OVERVIEW: Debtors owned real estate development projects for the construction of single family homes and condominiums. The debtors entered into subcontractor agreements with the creditors who provided goods and/or services to construct improvements to the projects. When the debtors failed to make payment for the goods and/or services, the creditors took steps to protect their rights pursuant to the requirements of the New Jersey Construction Lien Law, N.J. Stat. Ann. § 2A:44A-1 et seq. In most cases, the debtors filed their respective petitions before the creditors could fully complete all of the requirements set forth under the Lien Law. The court held that the agreements were "residential construction contracts," requiring any lien claimant to comply with N.J. Stat. Ann. § 2A:44A-21, because work done in a large scale residential construction project pursuant to a residential construction contract was residential in nature. The court also held that only those lien claimants awarded a valid lien by an arbitrator prior to the petition dates could be said to have a valid and enforceable pre-petition lien because a lien was not created until an arbitrator made such a determination.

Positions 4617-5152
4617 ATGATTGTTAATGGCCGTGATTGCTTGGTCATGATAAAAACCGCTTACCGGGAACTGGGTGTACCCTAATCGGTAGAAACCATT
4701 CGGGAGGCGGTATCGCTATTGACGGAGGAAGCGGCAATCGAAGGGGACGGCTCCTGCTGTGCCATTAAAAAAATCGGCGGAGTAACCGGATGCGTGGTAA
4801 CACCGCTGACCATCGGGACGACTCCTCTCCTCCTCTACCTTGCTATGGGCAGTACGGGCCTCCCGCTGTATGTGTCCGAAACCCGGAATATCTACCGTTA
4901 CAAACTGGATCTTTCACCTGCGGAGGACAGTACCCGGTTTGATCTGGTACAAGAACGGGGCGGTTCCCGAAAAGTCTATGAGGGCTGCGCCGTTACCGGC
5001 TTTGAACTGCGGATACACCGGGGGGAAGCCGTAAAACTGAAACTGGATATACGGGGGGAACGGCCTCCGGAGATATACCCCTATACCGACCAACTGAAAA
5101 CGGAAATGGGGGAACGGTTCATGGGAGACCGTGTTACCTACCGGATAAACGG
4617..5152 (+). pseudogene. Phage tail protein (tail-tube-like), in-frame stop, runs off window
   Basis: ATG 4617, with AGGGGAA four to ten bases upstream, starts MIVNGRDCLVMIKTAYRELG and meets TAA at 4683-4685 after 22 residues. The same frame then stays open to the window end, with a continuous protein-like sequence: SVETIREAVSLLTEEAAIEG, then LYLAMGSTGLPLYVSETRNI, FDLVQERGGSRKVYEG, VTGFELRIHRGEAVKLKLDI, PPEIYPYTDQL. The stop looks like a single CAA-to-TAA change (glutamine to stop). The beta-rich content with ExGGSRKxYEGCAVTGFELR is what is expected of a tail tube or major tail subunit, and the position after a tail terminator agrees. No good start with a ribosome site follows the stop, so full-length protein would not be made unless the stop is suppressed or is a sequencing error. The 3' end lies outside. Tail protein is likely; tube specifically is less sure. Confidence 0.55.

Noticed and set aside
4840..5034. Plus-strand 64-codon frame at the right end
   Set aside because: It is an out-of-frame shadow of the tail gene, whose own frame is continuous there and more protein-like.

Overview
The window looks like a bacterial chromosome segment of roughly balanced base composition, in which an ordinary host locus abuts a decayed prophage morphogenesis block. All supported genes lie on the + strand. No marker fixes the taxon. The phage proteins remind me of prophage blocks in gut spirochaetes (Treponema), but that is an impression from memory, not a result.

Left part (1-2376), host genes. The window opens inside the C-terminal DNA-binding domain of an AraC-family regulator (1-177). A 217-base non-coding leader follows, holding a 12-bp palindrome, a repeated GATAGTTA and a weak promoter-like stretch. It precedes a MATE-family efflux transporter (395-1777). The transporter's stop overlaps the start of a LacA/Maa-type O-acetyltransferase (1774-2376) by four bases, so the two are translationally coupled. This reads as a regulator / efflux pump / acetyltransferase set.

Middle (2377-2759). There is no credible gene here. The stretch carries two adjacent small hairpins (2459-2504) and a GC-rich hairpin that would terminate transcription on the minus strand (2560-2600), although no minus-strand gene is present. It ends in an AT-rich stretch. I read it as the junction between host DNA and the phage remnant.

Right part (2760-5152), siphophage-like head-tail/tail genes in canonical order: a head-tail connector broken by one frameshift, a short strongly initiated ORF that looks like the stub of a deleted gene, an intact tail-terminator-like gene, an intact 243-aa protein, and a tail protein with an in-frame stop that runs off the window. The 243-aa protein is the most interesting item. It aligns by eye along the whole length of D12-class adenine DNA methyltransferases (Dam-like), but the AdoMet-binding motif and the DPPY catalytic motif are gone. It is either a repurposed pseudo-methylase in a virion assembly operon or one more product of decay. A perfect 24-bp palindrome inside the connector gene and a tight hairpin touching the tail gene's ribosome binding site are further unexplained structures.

OUTCOME: The court granted the debtors' motions for partial summary judgment and denied the cross-motions filed by the creditor.
ROCEDURAL POSTURE: The Chapter 7 Trustee filed a motion seeking leave to file a Third Amended Complaint. The original motion sought to add additional claims against existing defendants. In addition, the Trustee sought to add additional counts against new defendants. Various defendants raised objections. Trustee's counsel was directed to circulate a modified proposed Third Amended Complaint. Additional objections were raised.
OVERVIEW: Fed. R. Civ. P. 15 applied in adversary proceedings. The court observed that it should examine whether the amendment: (1) prejudiced the opposing party, (2) was sought in bad faith, (3) produced an undue delay in litigation or (4) was futile. As there were no allegations that the Trustee brought the motion in bad faith or for improper motives, the court examined the merits of the proposed amendments by application of the remaining criteria. It initially found that there would be no prejudice to the parties having to engage in additional discovery emanating from the amended counts; nor would there be unwarranted additional costs or delays with respect to bringing the matter to trial. Next, regarding the delay factor, the court did not view the length of time in which the cases had been pending to be prejudicial to defendants, nor a sufficient basis, standing alone, to deny the Trustee's requested relief. Regarding the futility criteria, the court found that the allegations set forth by the Trustee in all of the counts at issue in the proposed Modified Amended Complaint established legally cognizable claims and satisfied the pleading requirements of Fed. R. Civ. P. 8(a), 9(b).
OUTCOME: The court granted the Trustee's motion as to the balance of the claims in the modified proposed Third Amended Complaint.